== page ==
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Factors associated with malnutrition amongst children six months to five years of age in a semi-rural area of the Western Cape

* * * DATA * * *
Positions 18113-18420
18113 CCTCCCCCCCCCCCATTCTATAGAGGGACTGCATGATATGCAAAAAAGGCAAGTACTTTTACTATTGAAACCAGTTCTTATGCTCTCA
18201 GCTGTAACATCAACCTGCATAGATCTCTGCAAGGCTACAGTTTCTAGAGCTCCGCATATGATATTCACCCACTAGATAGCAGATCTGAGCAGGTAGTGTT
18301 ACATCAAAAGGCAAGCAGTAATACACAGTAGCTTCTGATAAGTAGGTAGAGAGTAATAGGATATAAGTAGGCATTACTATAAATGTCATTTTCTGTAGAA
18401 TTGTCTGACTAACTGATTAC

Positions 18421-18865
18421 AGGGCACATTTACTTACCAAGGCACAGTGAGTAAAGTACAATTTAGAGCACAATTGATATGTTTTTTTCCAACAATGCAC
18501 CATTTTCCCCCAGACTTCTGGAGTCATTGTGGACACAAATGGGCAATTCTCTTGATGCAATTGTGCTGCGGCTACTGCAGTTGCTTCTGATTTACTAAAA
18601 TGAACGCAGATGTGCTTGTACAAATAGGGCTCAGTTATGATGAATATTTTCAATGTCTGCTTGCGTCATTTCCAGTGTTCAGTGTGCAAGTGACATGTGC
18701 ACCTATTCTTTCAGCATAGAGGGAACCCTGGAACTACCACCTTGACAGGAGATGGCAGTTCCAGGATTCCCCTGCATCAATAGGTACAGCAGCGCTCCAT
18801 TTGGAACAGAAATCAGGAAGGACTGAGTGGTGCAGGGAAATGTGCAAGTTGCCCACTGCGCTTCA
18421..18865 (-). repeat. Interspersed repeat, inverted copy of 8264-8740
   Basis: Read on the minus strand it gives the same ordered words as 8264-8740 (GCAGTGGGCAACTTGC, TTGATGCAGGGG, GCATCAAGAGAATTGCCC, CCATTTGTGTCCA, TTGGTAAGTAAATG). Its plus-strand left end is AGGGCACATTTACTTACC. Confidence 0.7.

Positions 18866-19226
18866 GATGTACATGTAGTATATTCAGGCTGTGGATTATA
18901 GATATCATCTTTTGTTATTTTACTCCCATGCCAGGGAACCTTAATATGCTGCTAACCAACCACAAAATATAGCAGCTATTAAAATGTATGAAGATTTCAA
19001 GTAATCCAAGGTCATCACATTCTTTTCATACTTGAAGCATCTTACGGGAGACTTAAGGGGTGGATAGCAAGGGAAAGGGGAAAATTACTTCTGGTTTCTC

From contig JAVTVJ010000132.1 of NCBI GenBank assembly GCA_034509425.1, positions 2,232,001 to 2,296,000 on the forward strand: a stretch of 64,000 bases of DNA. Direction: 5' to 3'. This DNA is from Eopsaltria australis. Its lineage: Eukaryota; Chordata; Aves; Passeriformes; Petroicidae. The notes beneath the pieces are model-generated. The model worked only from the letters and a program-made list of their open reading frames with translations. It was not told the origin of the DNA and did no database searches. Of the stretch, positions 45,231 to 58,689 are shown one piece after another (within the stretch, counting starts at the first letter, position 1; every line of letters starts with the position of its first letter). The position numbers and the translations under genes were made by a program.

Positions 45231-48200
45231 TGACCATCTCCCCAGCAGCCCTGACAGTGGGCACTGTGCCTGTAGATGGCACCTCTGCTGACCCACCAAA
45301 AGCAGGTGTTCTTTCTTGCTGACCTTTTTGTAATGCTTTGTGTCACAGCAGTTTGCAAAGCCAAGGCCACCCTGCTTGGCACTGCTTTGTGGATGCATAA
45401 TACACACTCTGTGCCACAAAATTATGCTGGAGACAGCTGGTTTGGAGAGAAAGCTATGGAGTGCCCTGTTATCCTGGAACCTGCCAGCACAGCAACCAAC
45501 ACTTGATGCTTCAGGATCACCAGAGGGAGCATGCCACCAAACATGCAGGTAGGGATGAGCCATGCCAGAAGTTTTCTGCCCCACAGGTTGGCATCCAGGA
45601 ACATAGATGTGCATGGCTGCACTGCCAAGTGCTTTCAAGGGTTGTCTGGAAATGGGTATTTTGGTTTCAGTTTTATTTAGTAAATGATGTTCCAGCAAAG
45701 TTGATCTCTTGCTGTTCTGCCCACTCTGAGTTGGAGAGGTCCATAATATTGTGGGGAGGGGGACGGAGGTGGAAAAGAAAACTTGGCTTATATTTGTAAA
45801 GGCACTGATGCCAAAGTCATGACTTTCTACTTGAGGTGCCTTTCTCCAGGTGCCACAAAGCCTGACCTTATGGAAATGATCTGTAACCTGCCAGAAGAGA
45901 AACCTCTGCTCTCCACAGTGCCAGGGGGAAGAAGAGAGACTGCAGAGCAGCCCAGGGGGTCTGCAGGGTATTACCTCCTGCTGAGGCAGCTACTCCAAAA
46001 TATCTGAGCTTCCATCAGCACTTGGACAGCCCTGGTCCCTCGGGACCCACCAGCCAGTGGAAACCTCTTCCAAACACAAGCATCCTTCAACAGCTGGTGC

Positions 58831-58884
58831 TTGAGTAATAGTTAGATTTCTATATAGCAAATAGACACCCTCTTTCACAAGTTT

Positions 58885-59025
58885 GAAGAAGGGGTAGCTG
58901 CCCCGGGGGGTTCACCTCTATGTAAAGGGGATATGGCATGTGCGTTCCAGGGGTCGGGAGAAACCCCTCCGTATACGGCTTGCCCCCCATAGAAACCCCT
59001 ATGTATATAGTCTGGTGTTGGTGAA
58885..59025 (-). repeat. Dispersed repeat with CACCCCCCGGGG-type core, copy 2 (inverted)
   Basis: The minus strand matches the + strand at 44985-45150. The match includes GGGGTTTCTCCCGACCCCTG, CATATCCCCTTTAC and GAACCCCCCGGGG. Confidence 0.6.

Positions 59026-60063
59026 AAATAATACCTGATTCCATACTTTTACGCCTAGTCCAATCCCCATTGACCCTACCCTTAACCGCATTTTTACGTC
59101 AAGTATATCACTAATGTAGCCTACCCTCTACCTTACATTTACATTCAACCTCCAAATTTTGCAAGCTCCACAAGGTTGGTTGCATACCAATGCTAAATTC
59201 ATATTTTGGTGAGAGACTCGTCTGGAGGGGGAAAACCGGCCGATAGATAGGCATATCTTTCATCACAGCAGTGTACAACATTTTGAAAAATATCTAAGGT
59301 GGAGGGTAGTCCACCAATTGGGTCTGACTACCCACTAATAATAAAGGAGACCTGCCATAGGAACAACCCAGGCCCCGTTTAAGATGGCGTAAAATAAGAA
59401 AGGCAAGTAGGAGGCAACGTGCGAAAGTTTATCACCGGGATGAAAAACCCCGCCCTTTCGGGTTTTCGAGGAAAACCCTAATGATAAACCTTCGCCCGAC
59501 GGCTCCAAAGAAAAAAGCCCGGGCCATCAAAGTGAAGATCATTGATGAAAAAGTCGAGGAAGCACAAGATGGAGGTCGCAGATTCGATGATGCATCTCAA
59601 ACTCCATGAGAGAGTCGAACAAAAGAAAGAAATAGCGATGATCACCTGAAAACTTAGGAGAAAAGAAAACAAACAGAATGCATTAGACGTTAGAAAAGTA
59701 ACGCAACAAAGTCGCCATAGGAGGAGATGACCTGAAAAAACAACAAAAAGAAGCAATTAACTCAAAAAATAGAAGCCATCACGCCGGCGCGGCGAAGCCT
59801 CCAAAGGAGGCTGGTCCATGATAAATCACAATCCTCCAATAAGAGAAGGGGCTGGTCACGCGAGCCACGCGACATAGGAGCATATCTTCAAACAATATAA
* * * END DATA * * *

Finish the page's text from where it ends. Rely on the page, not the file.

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Malnutrition is a global concern and particularly in children. It impacts negatively on mortality, morbidity, educability and productivity, and it affects millions of children in South Africa. As part of our Millennium Development Goals set by the Department of Health and WHO, it is vital to combat malnutrition by eradicating extreme poverty and hunger. Malnutrition is regarded as a change in nutritional status that carries the penalty of illness, dysfunction or death. Child malnutrition poses one of the biggest challenges in South Africa according to the WHO and has been well documented over the past 20 years. A lack of knowledge from parents or caregivers on the nutritional needs of children and the levels of poverty contribute to childhood malnutrition; the extent of hunger has also been associated with low energy intake, low micronutrient intake and poor income levels. This affects growth patterns negatively. Thus, this study aims to examine the key factors that are causing malnutrition in children in a semi-rural community in the Western Cape. A combination of both qualitative and quantitative research approaches were used. Qualitative data were collected through group interviews and quantitative data were collected through a self-administered questionnaire from 105 parents and caregivers. Thematic content analysis was used for qualitative data analysis and SPSS was used to analyse the quantitative data. The results revealed that the associated factors to malnutrition amongst children six months to five years of age included obesity, underweight, stunting, severe acute malnutrition and moderate acute malnutrition. The results further indicated that the majority of households were single mothers with low income and a poor educational background. This study recommended that health education and health promotion should be done at all heath facilities with regular intervals as well as within the community. Authorities should provide a platform for all clinicians to go for regular updates and to participate in continuous development programmes to combat malnutrition. The findings of this study could contribute to the existing body of knowledge with regard to the factors that contribute to malnutrition. The results could improve health care practices in the communities of the Western Cape and the South African context at large.